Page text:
The last few years have been difficult for all players in the insurance arena – clients, brokers, insurers and reinsurers.
We have had to understand the unforeseen and severe consequences of the Covid-19 pandemic, which put undue pressure on trust between all parties. Insurers and reinsurers found themselves confronted with claims for events that they had never intended to cover or factored into their rating structures, but that the interpretation of the various wordings provided cover for, even if it was limited cover. Clients and brokers found themselves fighting to have claims paid and found their livelihoods under threat. It was a bleak time for all. Trust was tested.
We are facing challenges on several fronts. Changes that were on the horizon have been fast-tracked by Covid and, in my opinion, the way of doing business has changed and continues to evolve as this new life unfolds.
Meanwhile, climate change has triggered an increase in natural disasters globally with South Africa contributing significantly to this data with respect to the floods in KwaZulu-Natal. Insurers will need to factor into our rating structures more such catastrophes going forward.
The economic impact of the riots in the last 12 months is also prolific, with the riots themselves brought about largely because of the economic discrepancies between the haves and have-nots in our society. If ever there was a time for resilience and partnership where trust is central, it is now.
While the list of catastrophes that have befallen South Africa is extensive, it is clear that we are not alone, here at the tip of Africa. The rest of the world also finds itself in turmoil. We no longer hold the monopoly on loadshedding, rioting is widespread, and inflation and unemployment are rampant, fuelling fast-approaching economic depressions. And more natural catastrophes loom on the horizon.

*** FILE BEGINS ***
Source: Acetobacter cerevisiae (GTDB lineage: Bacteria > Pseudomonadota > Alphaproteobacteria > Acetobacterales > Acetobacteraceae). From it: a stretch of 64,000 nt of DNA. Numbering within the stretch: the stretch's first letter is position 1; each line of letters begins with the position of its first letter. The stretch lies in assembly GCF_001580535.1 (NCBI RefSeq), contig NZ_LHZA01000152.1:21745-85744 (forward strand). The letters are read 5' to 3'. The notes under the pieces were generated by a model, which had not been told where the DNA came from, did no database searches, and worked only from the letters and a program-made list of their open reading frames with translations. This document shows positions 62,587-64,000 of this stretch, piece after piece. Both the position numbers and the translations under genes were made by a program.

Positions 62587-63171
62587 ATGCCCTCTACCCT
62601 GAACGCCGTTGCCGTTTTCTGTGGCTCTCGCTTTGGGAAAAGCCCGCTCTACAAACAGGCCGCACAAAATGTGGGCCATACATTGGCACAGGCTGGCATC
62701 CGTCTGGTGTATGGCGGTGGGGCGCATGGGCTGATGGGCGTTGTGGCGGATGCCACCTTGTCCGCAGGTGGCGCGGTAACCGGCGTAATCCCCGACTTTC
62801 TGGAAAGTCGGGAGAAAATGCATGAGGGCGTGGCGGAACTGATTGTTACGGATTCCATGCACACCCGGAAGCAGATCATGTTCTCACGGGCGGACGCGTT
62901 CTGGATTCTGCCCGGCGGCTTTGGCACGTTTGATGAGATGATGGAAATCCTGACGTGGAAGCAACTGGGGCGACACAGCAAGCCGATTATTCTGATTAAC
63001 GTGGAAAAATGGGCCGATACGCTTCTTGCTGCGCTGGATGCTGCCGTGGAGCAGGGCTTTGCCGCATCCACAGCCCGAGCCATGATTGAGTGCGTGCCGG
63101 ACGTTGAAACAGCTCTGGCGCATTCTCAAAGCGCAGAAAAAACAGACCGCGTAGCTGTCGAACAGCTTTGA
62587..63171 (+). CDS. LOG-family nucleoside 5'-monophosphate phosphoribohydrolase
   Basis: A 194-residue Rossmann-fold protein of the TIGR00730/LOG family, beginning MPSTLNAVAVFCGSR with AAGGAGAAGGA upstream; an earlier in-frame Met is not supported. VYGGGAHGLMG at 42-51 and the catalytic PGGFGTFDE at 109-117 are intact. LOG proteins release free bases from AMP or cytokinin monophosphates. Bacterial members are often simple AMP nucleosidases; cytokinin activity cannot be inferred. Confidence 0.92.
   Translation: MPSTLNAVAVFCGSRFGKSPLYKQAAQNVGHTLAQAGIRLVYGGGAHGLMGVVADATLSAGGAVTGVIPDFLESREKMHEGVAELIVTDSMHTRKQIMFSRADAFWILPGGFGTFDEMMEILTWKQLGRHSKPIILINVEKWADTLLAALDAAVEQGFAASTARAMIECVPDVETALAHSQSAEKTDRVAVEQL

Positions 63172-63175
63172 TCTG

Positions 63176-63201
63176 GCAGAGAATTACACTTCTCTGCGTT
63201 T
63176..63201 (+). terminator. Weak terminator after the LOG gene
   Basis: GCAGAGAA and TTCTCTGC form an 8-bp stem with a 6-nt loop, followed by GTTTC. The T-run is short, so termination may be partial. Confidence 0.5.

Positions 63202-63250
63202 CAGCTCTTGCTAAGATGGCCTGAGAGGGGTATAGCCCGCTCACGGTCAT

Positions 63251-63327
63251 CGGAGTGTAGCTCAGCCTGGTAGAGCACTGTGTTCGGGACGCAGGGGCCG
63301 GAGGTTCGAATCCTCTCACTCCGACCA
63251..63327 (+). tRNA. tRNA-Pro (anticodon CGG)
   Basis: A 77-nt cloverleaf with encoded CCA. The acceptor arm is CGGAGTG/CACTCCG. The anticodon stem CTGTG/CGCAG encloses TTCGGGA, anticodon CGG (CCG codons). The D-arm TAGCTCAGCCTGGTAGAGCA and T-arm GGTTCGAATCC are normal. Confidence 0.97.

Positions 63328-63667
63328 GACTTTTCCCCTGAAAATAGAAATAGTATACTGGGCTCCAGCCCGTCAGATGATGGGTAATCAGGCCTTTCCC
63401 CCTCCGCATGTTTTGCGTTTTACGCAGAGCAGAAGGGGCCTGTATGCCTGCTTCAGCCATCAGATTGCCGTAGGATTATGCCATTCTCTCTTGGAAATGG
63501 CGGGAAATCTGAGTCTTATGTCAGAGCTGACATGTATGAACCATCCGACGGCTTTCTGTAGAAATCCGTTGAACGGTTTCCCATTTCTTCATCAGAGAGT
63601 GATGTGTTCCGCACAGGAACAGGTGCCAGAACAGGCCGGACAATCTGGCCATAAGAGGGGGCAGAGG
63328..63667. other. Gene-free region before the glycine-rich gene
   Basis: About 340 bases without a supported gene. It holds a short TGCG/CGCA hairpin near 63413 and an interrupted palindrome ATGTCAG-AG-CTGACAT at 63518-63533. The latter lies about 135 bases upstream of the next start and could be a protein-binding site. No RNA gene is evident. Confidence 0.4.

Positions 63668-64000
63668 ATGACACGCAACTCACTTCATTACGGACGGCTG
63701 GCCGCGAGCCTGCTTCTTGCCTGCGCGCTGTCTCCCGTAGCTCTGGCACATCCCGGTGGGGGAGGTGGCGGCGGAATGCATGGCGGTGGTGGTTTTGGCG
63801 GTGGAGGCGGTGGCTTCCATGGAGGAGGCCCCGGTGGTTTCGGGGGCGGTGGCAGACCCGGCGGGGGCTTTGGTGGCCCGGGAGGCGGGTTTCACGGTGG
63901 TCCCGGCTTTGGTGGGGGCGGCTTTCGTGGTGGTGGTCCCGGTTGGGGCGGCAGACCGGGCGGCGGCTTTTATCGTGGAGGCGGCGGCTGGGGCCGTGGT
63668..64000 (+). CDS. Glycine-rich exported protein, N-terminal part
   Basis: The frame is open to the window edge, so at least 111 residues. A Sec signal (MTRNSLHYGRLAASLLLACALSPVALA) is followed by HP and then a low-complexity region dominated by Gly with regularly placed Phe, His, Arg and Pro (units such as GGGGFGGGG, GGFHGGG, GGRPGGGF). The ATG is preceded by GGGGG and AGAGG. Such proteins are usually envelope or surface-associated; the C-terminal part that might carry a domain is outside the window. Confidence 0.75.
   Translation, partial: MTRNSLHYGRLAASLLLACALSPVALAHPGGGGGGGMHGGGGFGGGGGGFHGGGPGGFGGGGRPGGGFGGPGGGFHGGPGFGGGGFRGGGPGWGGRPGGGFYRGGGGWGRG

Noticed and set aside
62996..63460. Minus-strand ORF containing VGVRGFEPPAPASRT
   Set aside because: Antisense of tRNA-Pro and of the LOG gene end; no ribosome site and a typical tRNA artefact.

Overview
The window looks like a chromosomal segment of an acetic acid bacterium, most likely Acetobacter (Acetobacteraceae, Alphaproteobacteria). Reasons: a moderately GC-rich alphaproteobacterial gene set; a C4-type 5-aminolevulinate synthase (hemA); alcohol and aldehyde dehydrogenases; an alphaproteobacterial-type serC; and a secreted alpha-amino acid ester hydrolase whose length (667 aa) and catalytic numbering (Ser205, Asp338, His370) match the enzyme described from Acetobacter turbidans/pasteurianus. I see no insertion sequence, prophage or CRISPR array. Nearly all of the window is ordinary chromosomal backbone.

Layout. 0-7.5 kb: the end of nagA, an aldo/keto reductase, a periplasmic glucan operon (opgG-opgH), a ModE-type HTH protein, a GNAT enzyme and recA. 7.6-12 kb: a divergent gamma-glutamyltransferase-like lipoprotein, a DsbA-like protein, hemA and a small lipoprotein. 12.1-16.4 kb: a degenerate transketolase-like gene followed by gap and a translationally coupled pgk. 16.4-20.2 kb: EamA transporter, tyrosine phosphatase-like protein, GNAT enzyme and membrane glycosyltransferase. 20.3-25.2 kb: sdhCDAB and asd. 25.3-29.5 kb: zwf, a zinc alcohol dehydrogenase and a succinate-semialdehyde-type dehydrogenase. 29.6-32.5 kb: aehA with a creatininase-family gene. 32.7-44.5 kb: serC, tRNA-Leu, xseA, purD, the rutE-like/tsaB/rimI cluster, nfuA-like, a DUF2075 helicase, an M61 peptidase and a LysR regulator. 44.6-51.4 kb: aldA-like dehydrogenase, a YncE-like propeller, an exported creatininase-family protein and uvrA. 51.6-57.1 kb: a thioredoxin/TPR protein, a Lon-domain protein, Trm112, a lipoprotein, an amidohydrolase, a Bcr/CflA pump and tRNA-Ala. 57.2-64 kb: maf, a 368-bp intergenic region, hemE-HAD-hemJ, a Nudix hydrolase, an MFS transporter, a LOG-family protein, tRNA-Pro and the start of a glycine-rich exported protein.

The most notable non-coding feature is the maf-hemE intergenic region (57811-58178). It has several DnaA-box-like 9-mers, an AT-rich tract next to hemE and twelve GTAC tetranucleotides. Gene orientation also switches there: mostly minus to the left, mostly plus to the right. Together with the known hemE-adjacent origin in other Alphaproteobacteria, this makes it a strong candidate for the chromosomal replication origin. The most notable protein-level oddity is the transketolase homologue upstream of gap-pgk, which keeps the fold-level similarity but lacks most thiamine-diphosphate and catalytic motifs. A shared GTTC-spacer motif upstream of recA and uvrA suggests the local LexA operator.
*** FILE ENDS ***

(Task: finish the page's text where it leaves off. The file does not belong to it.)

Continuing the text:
South Africans bounce back
But South Africans are resilient – we always seem to bounce back. As an insurance industry in South Africa, we need to do our part by fostering an environment of care and trust – a partnership philosophy.
The environment we are working in is unknown. As we move forward with little experience to guide us, this is a time to offer mindful and inclusive leadership that emanates from a foundation of trust and fosters a culture that is attentive, collaborative and efficient in order to create something that is greater than the sum of its parts. This new world seeks leadership without arrogance.
As South Africa moves towards the realisation of its Economic Reconstruction and Recovery plan, global focus on Africa describes interesting possibilities. McKinsey’s study, Africa’s Insurance Market Is Set For Take-off forecasts insurance companies will innovate across products and channels, driven by transformative trends that see collaborations enabling insurers to increasingly participate in ecosystems orchestrated by others and reach beyond their platforms into other fields and new markets.
It is also interesting to note that the study indicates Africa’s insurance double-digit growth in recent times was driven primarily by economic growth rather than deepening market penetration by the insurance sector. This presents a real and very significant opportunity for our industry that, coupled with the wave of acceleration in digital transformation across the continent, will deliver fresh and exciting strategic partnerships across different sectors.
There is a strategy behind successful partnerships. It requires focus and structure, clarity and consistency in communication. Partnerships are evolutionary, and this calls for regular reassessment and adjustment. Resilience, passion and commitment are fundamental to successful partnerships in what is essentially a human ecosystem. But the golden thread that runs through all the change, disruption and uncertainty is trust. We need to continue to build trust and earn trust.